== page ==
Raising Readers – Reading Resources

Early literacy isn’t a unit of study during Kindergarten, early literacy starts when your child is born and you use language to say hello to that tiny little face looking back at you. Sometimes parenting can feel overwhelming so I have brought what I think are some of the very best resources available on the topic of early literacy . It’s never too late to enrich your child and not nearly as hard as it sounds!

This is a fantastic resource, there is all sorts of information about development not just literacy related information. There is a lot on this site so do not try to read it all in one nap time or while watching tv before bed ( I know that’s the only time I have to read! ) , bookmark this one for sure! I love this checklist about everyday learning for babies and toddlers.



Reading is Fundamental

This is a HUGE site with a plethora of information so go slow. There are activities, articles , author Q&A and so much more. I love some of their activities too- they have many that include sensory experiences, and all types of learning! This is exciting to me as an educator because often times learning to read has been stuck in a work sheets and flash card abyss, it’s nice to see we have broken out of that mold for good!

Get Read To Read

This is a good page, but not as easy to find things or read tidbits at a time. They have a fantastic checklist for parents about providing a home environment that will help foster a reader though. Most of this page seems more geared towards the PreK- School age crowd but it is still very useful for parents of toddlers. They have a great resources page too.

Raising Readers

This is a state of Maine initiative but I have posted it because it’s very to the point and reader friendly, which really means it’s short enough that you may be able to read it while your child is awake an ]playing quietly for 4 minutes! There are basic checklists and good lists of what parents can expect their children to be doing at various stages from birth to 5.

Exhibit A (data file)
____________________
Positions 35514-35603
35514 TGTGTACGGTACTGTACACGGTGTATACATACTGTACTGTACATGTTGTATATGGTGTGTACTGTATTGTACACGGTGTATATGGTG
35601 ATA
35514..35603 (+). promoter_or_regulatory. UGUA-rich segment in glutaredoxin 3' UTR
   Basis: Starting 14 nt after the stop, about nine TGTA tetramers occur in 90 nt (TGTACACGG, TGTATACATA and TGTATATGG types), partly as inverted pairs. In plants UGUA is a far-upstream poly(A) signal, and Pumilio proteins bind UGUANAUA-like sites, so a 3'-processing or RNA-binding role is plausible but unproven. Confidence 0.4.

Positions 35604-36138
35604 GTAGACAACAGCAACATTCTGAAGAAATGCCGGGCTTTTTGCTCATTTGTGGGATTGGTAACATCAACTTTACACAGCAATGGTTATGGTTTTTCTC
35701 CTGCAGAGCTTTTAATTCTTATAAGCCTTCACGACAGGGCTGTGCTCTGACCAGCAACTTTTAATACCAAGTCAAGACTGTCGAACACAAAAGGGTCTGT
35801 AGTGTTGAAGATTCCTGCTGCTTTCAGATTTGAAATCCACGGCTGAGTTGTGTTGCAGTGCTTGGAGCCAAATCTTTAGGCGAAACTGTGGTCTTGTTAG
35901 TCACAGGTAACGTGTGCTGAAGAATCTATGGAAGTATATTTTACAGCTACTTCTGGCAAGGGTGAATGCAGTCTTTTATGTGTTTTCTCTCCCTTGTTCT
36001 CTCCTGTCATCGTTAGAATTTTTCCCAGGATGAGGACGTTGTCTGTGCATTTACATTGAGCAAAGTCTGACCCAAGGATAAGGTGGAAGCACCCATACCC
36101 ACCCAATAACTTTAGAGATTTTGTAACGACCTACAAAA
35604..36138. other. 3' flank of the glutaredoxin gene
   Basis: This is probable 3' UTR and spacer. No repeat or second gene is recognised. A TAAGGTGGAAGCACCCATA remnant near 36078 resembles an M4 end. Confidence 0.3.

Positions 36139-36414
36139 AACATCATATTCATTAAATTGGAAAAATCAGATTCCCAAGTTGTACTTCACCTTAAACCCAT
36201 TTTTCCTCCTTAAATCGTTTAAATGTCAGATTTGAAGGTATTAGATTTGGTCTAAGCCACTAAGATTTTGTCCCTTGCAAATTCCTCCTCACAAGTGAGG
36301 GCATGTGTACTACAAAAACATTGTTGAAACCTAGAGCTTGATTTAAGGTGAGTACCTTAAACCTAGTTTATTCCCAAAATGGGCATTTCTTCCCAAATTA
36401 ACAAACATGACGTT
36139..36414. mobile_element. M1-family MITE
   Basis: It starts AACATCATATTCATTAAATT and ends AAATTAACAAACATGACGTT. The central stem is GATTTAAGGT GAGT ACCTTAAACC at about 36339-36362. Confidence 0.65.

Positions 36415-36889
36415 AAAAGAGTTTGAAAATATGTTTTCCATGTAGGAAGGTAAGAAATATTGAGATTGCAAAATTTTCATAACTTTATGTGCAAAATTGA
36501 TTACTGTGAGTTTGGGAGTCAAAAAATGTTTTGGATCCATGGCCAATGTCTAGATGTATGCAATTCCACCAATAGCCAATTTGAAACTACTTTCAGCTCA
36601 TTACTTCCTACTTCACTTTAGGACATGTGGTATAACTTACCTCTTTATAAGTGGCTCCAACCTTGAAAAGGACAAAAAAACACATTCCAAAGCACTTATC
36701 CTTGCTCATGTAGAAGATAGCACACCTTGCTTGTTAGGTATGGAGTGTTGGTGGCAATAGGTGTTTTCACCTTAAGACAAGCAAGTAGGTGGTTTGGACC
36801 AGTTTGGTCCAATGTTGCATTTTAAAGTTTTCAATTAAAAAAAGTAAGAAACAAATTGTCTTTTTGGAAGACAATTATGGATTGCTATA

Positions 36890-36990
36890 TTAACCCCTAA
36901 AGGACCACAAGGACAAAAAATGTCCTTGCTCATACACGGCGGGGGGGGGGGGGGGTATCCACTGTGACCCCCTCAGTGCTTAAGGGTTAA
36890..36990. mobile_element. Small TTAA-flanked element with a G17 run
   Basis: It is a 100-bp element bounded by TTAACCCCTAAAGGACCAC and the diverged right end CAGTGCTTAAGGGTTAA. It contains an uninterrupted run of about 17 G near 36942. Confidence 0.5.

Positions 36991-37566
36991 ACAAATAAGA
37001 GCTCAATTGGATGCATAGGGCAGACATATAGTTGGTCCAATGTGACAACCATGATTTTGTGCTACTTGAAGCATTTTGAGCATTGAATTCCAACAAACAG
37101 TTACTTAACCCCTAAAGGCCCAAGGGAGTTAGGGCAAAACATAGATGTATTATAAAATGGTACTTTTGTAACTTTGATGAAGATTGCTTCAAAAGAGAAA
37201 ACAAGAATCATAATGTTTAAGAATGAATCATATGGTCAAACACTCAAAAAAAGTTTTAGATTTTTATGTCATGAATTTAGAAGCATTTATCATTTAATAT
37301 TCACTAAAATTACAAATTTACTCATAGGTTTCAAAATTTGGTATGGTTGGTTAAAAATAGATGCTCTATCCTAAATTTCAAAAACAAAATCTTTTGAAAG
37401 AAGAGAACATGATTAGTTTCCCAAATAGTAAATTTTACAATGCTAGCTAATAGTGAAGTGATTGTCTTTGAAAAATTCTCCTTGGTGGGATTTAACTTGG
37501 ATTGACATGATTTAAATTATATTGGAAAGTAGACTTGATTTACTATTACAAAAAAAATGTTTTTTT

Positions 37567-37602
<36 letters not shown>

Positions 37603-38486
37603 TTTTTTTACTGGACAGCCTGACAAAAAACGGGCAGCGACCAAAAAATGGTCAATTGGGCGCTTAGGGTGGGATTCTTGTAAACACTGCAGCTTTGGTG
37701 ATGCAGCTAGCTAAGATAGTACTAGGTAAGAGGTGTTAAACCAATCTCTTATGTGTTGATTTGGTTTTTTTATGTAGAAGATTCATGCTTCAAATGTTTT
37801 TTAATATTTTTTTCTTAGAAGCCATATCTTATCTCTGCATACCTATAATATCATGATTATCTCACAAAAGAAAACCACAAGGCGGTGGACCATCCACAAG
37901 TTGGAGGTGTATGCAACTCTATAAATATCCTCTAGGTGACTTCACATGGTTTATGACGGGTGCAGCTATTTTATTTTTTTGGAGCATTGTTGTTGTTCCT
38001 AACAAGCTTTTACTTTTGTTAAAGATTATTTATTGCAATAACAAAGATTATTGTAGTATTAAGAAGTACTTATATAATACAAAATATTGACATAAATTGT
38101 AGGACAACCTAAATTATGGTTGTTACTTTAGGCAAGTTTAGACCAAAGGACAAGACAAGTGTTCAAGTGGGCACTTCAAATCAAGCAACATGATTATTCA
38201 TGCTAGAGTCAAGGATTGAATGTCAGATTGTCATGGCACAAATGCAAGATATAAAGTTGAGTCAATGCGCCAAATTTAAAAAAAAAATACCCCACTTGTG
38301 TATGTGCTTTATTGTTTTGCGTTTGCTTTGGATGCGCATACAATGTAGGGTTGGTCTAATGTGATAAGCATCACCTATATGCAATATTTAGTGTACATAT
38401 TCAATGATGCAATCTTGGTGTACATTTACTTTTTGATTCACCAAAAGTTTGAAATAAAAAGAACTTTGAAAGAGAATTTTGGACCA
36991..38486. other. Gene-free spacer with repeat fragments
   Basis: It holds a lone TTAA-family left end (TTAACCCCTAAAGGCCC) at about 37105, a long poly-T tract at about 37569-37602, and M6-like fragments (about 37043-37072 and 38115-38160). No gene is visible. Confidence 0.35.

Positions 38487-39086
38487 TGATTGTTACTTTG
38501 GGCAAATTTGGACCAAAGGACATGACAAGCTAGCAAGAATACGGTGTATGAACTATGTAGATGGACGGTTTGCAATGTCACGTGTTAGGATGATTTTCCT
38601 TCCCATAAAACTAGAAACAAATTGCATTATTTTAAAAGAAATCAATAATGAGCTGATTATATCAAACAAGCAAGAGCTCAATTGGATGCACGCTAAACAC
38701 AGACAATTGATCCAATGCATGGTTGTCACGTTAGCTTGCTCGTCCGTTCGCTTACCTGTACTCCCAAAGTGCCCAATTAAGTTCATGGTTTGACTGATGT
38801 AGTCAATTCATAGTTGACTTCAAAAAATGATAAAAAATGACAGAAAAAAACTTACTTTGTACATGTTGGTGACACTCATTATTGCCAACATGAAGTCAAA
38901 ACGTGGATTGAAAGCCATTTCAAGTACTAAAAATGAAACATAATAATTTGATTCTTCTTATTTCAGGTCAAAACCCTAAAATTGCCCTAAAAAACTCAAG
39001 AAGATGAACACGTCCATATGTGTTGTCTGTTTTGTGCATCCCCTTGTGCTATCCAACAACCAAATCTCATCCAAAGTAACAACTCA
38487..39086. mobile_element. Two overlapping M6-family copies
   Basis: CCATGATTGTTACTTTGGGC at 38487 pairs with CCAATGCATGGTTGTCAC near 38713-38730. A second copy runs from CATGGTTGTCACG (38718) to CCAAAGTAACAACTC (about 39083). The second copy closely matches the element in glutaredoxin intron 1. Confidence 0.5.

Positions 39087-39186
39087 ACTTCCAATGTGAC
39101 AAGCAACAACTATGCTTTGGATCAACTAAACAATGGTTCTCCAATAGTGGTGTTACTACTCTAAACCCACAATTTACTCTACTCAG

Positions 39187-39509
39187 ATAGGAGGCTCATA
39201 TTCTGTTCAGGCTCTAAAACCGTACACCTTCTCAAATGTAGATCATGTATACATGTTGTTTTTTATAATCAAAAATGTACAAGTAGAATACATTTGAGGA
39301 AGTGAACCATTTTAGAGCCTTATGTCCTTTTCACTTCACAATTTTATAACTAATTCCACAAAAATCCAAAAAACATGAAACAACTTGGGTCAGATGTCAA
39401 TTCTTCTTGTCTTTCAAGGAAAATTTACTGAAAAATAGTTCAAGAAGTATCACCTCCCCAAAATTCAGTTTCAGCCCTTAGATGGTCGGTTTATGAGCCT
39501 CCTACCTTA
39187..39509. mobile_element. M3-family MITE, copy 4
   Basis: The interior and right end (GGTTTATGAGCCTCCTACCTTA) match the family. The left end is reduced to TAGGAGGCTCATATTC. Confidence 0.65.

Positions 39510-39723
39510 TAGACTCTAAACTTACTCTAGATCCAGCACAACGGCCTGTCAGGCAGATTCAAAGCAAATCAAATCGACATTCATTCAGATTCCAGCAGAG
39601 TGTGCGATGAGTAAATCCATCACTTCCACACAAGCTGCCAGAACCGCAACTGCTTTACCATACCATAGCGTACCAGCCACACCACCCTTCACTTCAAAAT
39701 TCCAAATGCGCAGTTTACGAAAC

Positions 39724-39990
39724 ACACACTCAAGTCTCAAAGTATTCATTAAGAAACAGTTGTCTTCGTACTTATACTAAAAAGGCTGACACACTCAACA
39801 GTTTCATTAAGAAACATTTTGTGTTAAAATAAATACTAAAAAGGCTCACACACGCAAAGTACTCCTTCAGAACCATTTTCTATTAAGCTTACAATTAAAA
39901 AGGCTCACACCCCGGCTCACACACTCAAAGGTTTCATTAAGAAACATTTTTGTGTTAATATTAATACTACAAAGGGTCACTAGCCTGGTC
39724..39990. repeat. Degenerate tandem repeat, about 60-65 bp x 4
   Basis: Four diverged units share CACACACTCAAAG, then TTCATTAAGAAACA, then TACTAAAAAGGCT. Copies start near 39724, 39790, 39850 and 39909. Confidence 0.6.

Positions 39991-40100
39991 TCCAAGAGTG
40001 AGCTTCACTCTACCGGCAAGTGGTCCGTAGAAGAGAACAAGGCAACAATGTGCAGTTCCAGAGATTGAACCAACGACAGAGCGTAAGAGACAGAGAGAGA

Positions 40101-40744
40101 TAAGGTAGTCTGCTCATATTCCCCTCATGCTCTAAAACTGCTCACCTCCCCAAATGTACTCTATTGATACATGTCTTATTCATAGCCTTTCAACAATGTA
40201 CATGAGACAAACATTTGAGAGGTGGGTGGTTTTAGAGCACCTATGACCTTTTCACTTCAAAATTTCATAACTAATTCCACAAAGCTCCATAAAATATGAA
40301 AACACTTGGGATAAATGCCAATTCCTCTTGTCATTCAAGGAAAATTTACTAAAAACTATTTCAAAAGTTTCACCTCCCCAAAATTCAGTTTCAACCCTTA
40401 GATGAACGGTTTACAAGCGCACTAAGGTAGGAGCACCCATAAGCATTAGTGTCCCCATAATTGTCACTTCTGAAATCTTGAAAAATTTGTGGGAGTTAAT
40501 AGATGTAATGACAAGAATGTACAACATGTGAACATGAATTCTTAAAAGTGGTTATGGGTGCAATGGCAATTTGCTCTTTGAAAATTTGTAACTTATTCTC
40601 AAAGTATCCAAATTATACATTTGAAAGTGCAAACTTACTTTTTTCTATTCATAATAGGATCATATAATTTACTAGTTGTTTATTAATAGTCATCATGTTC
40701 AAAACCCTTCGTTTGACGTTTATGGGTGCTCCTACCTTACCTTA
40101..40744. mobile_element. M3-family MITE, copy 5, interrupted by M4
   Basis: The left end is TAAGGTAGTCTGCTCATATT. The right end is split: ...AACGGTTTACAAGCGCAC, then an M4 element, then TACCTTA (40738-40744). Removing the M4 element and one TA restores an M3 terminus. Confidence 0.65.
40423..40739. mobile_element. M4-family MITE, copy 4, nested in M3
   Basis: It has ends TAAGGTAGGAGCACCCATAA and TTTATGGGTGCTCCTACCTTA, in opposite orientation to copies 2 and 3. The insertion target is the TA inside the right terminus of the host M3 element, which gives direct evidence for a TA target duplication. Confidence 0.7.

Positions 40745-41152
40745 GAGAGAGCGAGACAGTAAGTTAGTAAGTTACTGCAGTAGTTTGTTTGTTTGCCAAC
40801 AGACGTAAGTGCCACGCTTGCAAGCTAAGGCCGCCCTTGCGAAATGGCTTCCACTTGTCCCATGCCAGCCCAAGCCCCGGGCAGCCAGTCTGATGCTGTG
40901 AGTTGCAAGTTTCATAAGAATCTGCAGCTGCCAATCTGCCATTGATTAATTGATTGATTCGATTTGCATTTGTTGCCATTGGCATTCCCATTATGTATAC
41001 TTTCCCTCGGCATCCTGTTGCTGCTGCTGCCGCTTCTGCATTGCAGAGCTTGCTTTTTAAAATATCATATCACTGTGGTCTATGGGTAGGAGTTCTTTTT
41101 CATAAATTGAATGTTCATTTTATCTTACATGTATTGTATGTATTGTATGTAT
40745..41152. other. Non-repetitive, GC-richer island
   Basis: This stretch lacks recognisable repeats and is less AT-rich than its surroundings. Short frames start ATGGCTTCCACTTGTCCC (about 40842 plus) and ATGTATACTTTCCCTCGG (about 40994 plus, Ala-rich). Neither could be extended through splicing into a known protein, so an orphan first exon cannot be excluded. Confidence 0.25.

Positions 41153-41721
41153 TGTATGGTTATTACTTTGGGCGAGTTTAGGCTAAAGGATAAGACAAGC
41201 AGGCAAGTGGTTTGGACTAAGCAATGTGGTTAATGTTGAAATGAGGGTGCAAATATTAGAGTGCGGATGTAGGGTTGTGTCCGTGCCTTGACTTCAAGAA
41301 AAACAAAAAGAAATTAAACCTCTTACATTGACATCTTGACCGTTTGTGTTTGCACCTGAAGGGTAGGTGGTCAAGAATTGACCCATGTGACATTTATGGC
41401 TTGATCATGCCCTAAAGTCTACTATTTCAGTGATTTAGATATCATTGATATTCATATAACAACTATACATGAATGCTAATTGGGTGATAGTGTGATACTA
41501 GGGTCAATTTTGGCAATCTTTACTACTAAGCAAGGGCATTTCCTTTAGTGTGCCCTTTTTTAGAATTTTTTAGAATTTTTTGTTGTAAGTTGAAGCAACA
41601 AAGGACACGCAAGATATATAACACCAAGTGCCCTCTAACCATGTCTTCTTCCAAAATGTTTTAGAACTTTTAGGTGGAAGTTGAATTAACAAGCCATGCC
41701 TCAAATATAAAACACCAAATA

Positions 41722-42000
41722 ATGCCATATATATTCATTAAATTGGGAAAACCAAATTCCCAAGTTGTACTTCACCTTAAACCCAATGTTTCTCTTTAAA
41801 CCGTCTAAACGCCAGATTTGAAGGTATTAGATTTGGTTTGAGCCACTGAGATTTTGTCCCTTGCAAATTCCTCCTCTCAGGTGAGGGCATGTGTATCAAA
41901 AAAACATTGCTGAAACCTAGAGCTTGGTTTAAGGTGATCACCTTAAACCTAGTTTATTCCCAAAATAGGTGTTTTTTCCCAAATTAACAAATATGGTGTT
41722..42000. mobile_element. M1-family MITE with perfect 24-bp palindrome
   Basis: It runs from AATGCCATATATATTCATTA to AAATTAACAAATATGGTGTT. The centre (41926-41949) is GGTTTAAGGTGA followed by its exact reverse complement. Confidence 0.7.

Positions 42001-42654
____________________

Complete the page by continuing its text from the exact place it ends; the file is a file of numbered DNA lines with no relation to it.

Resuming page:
Scholastic Parents – Reading Help

Scholastic’s tag line is about making life better by reading everyday. Well they make it easier for parents to find out how to help their kids with the information on this page. There is way more info on Scholastic about reading than this section and I urge you to read through and use their search but I particularly like this section because you can browse by age starting at 0 .

Your Local Library

Please do not forget to go to your local library, I can not stress how fantastic a resource a children’s librarian is!

I hope these sites can be useful for you if not today in the near future, remember kindergarten teachers are magicians, kids start learning how to read the day they are born. We don’t have to push them , we just need to be there to support them!


Comments

  1. Anonymous says

    i just found this and i LOVE!!! it!! how old is your son?? my daughter is almost 18mo and i would love to start diong activities like these with her but im afraid she wouldnt “get it” and just try to eat the stuff!!! definetly adding this site to my favorites!!!

  2. Allie says

    Anon-

    My son does eat all the paint, if you look at the pictures closely he almost always has paint on his lips! That’s ok, he is learning and since starting to paint his fine motor skills have been developing really well, not to mention he is learning colors, and having fun!

    My son will be 18 months this month too, I think this is the perfect age to start!

  3. says

    http://www.tybookinc.com has great books for babies called Indestructibles (just met them at a conference). The books are printed on the same material as Federal Express envelopes are printed on – brilliant! They can go in the baby’s mouth, can’t get torn with little fingers gaining dexterity – the result? a positive experience with books.

    As your children get a bit older, my new book, Anytime Reading Readiness, covers ages three to six. Once you have those great beginnings with infants and toddlers, there are a whole new level of things you can do to help them get ready to learn to read – and all of it is FUN!

Leave a Reply

Your email address will not be published. Required fields are marked *

You may use these HTML tags and attributes: <a href="" title=""> <abbr title=""> <acronym title=""> <b> <blockquote cite=""> <cite> <code> <del datetime=""> <em> <i> <q cite=""> <strike> <strong>